Somewhere in Atlantic City,
Dorothy Allen is wiping down
the brassy arm of a slot machine
with the sleeve of her nightgown,
then sliding her quarters through
its narrow mouth.
The silver slits of those machines
had already swallowed half her fortune.
She worked in a light bulb factory for 50 years,
from 17 to 67, sticking filaments in glass balloons.
She never broke a single one.
And after work, she sat beside
a busted television set,
sliding miniature ships into empty wine bottles.
She had about a thousand before the fire,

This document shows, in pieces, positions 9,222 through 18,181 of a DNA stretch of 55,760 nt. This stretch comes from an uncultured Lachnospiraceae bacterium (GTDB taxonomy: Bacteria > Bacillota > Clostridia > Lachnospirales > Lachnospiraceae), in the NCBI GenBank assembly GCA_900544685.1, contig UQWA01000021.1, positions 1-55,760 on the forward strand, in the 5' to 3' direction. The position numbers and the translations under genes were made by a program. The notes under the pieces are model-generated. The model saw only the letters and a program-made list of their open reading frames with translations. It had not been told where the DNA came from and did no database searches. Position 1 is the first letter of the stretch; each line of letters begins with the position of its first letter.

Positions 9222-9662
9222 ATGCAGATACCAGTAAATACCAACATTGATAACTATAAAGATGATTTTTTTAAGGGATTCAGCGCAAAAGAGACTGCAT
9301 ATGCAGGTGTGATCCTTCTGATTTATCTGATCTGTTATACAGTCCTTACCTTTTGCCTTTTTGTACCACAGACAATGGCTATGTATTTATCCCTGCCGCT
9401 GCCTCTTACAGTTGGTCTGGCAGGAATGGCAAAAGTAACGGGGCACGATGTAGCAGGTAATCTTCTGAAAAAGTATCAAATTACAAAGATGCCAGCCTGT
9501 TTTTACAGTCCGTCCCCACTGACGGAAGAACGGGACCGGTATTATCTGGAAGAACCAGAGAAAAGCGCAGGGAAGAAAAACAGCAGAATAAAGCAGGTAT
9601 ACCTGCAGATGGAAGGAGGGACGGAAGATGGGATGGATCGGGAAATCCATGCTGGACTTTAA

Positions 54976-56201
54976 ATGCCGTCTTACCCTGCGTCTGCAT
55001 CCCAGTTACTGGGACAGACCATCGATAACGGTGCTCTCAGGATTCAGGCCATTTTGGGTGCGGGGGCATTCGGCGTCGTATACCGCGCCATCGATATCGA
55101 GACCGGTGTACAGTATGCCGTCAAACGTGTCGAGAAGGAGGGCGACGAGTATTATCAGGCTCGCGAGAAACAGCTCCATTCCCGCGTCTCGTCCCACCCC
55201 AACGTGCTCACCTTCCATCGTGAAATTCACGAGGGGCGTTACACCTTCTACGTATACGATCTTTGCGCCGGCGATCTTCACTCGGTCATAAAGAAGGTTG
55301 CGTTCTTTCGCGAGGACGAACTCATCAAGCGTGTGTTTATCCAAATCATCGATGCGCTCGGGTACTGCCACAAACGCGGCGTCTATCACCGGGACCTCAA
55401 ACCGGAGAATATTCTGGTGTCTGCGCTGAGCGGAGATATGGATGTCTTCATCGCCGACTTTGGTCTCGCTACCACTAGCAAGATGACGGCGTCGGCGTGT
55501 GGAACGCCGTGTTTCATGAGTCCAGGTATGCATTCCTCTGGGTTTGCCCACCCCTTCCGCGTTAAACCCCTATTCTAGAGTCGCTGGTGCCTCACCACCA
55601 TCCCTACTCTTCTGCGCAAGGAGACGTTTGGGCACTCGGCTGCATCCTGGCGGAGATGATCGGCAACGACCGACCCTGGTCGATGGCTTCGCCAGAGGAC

when, as it always seems to happen,
a little flame became a bigger flame,
which coiled up a curtain,
then sprawled across the walls and ceiling,
swallowing her world.
The fire department found her on the curb,
a cigarette in her left hand,
a wine bottle in her right,
wiping her eyes with her nightgown’s sleeve.
“I make them,” she said,
pressing her finger against the bottle,
which turned, now, in the rough glove of a firefighter,
illumined by those howling lights.
“Can’t you see the ship inside?”